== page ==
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Review: The Horse Boy

A compelling real-life adventure
By GERALD PEARY  |  November 4, 2009
3.0 3.0 Stars


Rupert Isaacson and Kristin Neff seem the best of parents — concerned, loving, patient, intellectually enlightened — and yet they’re worn down by their four-year-old autistic son, Rowan, with his four-hour tantrums, his rejection of toilet training, his inability to answer to his name. But Rowan calms a bit sitting on a horse, and that brings us to the compelling center of this documentary.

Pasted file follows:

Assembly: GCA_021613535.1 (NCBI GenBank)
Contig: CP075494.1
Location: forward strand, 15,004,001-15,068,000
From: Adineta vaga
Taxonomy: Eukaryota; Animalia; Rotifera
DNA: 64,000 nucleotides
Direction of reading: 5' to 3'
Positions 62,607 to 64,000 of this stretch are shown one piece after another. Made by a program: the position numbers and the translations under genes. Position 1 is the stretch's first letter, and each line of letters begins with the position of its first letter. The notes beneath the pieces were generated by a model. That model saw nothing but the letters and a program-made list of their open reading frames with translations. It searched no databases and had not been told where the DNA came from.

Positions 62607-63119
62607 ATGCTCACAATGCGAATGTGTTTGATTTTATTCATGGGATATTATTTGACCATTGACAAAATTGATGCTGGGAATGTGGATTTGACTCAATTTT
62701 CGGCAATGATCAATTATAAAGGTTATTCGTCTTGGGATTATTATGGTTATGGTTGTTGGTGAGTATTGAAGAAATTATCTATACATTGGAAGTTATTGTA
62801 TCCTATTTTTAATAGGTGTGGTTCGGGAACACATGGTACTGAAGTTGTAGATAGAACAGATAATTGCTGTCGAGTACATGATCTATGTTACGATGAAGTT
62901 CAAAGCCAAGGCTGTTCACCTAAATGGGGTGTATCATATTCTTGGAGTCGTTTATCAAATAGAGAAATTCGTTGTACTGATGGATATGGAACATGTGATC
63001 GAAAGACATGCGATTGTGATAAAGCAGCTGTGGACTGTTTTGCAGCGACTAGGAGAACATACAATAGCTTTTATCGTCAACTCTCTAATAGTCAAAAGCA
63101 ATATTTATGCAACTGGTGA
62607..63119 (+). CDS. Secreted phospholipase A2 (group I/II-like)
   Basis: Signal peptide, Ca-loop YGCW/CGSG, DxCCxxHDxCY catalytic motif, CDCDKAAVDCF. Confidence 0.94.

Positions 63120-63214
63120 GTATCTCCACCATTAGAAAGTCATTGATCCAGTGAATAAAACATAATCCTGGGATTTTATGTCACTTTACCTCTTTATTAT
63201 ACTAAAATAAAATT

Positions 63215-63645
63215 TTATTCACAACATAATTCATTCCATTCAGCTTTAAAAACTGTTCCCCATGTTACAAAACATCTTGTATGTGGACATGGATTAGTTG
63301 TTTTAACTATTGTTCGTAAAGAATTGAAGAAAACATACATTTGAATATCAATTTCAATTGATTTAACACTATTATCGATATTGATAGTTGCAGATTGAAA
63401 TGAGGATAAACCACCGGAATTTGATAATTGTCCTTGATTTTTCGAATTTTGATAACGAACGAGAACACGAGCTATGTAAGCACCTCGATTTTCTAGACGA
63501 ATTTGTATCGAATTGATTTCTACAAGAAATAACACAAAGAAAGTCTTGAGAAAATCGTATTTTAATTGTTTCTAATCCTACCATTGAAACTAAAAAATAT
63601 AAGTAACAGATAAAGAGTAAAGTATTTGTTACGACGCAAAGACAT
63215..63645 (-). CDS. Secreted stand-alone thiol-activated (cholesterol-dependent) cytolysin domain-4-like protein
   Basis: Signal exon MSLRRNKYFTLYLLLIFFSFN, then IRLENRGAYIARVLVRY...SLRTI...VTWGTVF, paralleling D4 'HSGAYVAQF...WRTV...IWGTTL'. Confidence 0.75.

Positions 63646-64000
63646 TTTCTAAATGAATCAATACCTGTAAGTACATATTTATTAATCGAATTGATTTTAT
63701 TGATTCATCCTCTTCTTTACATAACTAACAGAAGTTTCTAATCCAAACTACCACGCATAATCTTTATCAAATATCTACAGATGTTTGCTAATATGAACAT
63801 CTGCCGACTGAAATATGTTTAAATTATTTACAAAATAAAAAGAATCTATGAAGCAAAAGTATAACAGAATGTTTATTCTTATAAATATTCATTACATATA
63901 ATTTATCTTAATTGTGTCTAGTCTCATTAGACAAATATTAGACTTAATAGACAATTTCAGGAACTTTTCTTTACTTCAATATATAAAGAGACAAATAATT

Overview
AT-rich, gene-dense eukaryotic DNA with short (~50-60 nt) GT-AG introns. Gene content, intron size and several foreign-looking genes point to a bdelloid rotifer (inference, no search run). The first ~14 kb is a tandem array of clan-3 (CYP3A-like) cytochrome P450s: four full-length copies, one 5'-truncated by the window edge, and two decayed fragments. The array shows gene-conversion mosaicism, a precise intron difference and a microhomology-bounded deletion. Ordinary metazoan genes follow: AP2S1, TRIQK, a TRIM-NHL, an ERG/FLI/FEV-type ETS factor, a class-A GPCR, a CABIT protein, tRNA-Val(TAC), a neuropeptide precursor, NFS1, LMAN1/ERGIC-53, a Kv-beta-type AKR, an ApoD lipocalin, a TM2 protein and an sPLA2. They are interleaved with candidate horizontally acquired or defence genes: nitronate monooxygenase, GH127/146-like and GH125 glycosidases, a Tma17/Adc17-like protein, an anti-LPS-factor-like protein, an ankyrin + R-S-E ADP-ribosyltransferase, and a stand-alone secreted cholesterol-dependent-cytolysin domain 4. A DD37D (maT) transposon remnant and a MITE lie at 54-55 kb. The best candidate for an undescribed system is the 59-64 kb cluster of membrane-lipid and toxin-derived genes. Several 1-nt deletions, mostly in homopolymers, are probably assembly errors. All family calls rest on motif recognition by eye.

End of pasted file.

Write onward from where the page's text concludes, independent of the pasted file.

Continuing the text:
Parents and child, accompanied by filmmaker Michel Orion Scott, fly off to Tibet, land of horses and epicenter of shamanic activity. Can Rowan be “civilized” and “socialized” by a combination of horseback riding and the hands-on of spiritual wise men, who intuit that his mom’s womb was filled with “black energy” from her manic-depressive gardener?

The Horse Boy is a nicely photographed real-life adventure, and with some wisdom about autism for everyone along the pathway.

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